Texas offers plenty of opportunities for double and triple kills during a single hunting trip. Hogs, coyotes and deer may show up at one feeding spot at one time. Why not continue hunting after you’ve taken your first animal? Some supposedly experienced hunters reckon that hunting in a spot where you’ve just killed an animal is a losing proposition. They believe that blood spooks other game. Wrong.
Blood doesn’t spook deer. People do.
Deer are known to continue feeding even when a carcass is present. In some cases, they want to inspect the carcass — which creates another opportunity to pull the trigger. In warmer weather you’ll want to remove your kill as quickly as possible to preserve the meat. In colder weather, you might want to leave the animal where it dropped and continue hunting.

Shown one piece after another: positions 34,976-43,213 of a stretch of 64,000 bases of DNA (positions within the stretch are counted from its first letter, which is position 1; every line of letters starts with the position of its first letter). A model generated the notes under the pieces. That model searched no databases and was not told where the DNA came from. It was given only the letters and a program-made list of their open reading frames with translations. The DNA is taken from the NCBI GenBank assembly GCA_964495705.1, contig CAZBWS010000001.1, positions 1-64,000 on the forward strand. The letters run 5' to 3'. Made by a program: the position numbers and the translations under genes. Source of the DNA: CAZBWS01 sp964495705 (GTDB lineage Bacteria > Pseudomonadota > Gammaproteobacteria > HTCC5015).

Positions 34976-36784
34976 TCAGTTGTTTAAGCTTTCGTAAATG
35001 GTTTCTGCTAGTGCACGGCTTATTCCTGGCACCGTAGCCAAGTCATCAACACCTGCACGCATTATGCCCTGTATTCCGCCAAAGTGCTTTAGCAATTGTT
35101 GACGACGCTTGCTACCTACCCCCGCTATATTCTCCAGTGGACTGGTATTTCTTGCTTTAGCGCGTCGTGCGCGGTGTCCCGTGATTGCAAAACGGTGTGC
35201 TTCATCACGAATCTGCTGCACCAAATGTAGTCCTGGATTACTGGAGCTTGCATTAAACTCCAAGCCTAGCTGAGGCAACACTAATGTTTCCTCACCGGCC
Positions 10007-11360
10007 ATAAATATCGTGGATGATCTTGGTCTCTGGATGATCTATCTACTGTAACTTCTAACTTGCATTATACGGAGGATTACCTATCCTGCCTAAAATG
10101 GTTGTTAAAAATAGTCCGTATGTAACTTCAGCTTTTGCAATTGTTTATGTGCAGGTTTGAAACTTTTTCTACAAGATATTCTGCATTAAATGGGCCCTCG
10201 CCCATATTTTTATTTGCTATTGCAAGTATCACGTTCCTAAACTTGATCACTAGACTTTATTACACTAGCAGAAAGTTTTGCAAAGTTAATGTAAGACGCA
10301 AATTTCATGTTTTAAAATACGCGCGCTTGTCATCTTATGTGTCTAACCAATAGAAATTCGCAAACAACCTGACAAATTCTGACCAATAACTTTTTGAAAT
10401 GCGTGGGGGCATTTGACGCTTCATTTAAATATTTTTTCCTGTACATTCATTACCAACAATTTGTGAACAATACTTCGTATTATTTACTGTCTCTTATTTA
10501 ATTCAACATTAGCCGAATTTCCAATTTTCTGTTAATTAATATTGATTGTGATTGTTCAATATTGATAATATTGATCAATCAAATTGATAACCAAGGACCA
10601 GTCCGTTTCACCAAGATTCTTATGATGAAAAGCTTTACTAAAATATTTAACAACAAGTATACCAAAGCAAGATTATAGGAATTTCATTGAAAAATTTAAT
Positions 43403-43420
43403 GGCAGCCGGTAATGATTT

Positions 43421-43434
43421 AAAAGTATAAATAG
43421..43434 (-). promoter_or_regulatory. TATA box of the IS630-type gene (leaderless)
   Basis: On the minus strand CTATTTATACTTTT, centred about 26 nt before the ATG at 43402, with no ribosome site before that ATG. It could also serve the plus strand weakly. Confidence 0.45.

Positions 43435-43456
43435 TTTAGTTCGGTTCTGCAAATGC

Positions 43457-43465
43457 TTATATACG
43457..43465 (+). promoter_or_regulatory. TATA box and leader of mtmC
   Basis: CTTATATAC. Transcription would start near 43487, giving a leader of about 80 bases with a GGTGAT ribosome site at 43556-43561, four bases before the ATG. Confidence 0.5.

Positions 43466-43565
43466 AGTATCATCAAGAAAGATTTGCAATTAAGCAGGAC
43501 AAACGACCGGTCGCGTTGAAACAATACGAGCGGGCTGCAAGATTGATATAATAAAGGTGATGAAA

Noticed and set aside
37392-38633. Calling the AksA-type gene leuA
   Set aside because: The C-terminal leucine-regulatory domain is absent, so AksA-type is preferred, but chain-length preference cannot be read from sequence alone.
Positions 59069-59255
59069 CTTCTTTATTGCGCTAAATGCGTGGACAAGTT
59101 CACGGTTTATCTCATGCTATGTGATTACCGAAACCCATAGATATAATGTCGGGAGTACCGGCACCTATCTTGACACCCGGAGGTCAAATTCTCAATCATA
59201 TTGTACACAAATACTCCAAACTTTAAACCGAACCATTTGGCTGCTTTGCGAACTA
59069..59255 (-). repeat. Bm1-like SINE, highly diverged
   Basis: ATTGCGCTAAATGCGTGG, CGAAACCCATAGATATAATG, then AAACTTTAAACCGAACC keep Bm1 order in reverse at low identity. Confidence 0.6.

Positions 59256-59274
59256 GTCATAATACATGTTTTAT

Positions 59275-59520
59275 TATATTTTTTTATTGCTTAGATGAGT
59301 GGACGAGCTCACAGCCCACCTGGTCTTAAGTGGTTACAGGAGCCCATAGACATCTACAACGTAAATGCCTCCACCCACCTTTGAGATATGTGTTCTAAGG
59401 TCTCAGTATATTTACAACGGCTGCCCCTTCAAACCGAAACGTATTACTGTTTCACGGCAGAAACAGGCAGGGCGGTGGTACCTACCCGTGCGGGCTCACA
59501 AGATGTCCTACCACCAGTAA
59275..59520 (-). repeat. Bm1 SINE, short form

Either way, if you want to continue hunting in the same spot where you harvested game, follow all the normal deer hunting protocol. Leave the field as quickly as possible, cover your scent, reduce your noise. Kicking dirt over the spilled blood won’t hurt. But the biggest issues you face: hiding your presence and minimizing disruption to the area where you’re hunting.